In the Quran
Sakīnah (Arabic: سكينة) signifies the "presence or peace of God". As "support and reassurance" it was "sent by God into the hearts" of Muslims and Muhammad, according to John Esposito. A modern translator of the Quran, N. J. Dawood, states that "tranquility" is the English word for the Arabic meaning of sakīnah, yet it could be "an echo of the Hebrew shekeenah (the Holy Presence)." Another scholar states that the Arabic Sakīnah derives from the Hebrew/Aramaic shekhinah. In the Quran, the Sakīnah is mentioned six times, in surat al-Baqara, at-Tawba and al-Fath.
Their prophet said to them: "The sign of his kingship is that the Ark will come to you in which there is tranquility from your Lord and a relic from the family of Moses and the family of Aaron, borne by the angels. In this is a sign for you if you are true believers. [Quran 2:248 (Translated by Tarif Khalidi)]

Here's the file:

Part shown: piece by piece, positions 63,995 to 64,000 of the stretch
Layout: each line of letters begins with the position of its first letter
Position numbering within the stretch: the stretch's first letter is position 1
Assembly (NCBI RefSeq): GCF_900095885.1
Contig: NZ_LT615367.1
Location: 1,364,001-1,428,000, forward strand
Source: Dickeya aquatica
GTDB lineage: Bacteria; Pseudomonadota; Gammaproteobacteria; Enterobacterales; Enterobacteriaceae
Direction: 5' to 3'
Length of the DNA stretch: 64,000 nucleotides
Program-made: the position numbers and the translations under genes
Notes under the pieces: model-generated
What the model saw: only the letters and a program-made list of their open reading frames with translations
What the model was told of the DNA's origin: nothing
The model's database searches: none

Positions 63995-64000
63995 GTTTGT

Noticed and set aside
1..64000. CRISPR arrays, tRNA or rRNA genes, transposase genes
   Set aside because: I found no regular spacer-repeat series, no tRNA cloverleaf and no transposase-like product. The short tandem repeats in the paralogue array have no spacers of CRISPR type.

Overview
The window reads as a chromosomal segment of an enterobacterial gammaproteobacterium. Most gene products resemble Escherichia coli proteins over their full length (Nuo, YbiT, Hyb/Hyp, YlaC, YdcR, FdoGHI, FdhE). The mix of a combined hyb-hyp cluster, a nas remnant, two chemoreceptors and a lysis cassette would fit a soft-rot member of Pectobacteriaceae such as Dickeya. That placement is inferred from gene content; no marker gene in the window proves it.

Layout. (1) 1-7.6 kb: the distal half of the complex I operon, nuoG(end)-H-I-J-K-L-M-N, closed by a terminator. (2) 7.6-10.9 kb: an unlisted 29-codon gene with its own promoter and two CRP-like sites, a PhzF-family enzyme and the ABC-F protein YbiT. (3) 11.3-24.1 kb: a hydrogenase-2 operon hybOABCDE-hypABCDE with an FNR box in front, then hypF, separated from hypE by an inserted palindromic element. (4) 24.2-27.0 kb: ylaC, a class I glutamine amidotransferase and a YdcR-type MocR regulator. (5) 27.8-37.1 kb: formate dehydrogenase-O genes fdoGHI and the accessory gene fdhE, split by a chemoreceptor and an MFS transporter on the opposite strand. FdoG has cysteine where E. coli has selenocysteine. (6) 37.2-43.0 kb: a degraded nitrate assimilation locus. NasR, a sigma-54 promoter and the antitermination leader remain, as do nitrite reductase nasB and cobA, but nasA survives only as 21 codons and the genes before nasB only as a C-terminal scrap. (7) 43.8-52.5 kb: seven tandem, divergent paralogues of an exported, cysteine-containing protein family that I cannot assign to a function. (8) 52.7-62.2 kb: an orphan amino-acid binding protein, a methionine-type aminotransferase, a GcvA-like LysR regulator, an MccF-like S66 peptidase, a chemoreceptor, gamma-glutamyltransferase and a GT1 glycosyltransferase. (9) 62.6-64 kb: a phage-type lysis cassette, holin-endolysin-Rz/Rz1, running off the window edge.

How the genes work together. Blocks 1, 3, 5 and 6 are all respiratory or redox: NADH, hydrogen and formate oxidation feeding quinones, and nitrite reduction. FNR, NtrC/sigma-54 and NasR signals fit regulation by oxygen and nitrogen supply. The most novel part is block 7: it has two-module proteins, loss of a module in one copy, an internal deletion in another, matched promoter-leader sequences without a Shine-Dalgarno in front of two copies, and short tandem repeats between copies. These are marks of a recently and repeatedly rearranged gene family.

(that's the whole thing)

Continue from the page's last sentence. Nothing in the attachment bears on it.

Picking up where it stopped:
Sakīnah means "tranquility", "peace". "calm", from the Arabic root sakana: "to be quiet", "to abate", "to dwell". In Islam, Sakīnah "designates a special peace, the "Peace of God". Although related to Hebrew shekhinah, the spiritual state is not an "indwelling of the Divine Presence"[need quotation to verify] The ordinary Arabic use of the word's root is "the sense of abiding or dwelling in a place". A story in Tafsir and Isra'iliyyat literature relates how Ibrahim and Isma'il, when looking for the spot to build the Kaaba found sakīnah. Newby writes that it was like a breeze "with a face that could talk", saying "build over me." "Associated with piety and moments of divine inspiration, sakinah in Islamic mysticism signifies an interior spiritual illumination."